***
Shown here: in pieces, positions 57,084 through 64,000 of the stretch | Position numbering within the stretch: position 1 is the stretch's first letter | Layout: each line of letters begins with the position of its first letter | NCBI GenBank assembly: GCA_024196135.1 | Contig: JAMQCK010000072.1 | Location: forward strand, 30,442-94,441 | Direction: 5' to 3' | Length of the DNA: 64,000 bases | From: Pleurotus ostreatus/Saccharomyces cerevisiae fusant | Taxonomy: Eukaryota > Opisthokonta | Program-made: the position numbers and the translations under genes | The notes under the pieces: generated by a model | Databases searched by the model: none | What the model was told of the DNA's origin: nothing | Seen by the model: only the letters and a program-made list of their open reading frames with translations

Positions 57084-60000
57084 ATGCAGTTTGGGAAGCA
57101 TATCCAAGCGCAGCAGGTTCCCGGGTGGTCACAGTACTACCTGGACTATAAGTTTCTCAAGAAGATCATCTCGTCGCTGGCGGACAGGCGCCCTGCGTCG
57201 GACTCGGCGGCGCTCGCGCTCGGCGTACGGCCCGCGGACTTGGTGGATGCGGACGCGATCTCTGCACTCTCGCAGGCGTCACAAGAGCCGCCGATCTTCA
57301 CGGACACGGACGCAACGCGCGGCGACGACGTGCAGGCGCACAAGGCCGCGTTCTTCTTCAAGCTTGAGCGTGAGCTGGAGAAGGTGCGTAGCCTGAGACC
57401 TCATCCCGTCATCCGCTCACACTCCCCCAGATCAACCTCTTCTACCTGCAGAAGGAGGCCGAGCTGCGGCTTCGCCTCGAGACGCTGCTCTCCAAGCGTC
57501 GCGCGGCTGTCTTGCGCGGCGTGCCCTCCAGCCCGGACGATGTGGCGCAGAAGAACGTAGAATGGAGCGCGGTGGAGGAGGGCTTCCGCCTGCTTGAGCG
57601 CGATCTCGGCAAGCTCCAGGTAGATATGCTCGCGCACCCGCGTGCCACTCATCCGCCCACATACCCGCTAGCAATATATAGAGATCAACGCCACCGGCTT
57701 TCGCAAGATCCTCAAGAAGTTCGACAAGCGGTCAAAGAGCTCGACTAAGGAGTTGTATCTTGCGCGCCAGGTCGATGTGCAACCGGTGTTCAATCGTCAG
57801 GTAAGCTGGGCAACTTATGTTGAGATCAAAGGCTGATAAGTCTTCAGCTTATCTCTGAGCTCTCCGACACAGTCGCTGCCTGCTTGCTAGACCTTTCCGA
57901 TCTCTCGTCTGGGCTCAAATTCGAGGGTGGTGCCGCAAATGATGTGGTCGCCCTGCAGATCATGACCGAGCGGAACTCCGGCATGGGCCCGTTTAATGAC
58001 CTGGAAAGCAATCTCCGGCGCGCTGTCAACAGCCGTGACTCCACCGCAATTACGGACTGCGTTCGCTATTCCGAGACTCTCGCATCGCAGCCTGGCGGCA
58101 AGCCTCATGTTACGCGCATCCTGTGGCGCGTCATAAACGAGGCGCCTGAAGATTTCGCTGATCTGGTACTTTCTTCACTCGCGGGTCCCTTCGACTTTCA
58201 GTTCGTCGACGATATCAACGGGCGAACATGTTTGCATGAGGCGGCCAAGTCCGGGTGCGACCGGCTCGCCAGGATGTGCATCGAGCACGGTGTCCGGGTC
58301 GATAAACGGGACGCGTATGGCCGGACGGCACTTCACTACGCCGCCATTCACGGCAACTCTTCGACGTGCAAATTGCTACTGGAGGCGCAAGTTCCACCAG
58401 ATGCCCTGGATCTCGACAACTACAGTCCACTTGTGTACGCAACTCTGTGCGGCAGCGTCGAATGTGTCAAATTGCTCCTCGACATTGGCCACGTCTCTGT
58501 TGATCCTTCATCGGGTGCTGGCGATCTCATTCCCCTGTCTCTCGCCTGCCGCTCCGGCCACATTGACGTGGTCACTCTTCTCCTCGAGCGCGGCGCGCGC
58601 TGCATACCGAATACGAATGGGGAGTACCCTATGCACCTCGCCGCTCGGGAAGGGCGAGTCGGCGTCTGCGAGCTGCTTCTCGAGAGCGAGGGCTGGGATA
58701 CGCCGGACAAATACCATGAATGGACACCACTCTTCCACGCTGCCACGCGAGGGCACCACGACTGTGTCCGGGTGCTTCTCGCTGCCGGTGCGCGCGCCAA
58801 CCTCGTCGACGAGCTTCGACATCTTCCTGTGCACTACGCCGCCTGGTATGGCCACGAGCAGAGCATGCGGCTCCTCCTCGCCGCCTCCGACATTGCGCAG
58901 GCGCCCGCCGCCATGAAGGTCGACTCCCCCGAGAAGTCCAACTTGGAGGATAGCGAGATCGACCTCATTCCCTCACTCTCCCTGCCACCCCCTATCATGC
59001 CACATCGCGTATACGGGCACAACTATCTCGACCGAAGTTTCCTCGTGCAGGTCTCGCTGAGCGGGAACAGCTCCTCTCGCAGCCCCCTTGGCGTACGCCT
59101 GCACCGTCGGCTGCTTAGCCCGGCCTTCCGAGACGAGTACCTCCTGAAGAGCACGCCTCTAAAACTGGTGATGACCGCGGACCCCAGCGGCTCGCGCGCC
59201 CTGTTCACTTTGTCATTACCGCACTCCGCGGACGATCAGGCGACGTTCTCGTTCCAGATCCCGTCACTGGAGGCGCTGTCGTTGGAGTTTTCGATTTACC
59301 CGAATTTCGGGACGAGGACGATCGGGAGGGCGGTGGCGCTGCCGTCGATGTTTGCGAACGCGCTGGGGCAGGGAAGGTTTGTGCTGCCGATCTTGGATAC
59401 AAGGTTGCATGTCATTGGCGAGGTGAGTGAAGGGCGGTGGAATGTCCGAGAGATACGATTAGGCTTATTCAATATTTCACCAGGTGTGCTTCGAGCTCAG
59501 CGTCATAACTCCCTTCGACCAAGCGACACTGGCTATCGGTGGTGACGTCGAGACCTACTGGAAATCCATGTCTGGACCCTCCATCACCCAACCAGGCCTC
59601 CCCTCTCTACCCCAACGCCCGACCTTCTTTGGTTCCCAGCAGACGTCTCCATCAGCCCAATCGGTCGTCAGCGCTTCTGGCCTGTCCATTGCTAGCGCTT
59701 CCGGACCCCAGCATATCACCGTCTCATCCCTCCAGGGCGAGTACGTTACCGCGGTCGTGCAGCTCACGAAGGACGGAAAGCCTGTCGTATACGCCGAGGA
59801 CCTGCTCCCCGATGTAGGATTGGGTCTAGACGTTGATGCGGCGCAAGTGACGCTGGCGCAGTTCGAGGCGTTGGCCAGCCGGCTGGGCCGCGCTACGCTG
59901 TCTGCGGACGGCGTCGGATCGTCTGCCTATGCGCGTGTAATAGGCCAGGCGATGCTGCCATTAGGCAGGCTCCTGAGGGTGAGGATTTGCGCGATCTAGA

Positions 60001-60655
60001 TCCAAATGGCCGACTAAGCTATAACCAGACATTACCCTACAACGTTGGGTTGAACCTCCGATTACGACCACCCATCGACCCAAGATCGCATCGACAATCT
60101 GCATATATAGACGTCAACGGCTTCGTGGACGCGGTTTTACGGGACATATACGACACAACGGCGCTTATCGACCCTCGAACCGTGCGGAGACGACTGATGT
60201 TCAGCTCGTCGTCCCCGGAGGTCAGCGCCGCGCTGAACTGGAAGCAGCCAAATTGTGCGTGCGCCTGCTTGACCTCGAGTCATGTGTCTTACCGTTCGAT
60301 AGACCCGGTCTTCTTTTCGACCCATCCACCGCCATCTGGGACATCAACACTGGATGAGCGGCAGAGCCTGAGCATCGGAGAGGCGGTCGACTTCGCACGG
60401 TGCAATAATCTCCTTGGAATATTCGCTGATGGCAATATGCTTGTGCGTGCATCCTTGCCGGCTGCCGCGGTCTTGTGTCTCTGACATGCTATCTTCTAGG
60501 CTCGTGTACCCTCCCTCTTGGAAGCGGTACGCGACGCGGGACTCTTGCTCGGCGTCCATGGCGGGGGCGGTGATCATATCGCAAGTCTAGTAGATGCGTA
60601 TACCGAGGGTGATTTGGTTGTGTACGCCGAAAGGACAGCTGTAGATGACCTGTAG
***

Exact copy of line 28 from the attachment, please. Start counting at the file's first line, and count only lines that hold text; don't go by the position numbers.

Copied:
59501 CGTCATAACTCCCTTCGACCAAGCGACACTGGCTATCGGTGGTGACGTCGAGACCTACTGGAAATCCATGTCTGGACCCTCCATCACCCAACCAGGCCTC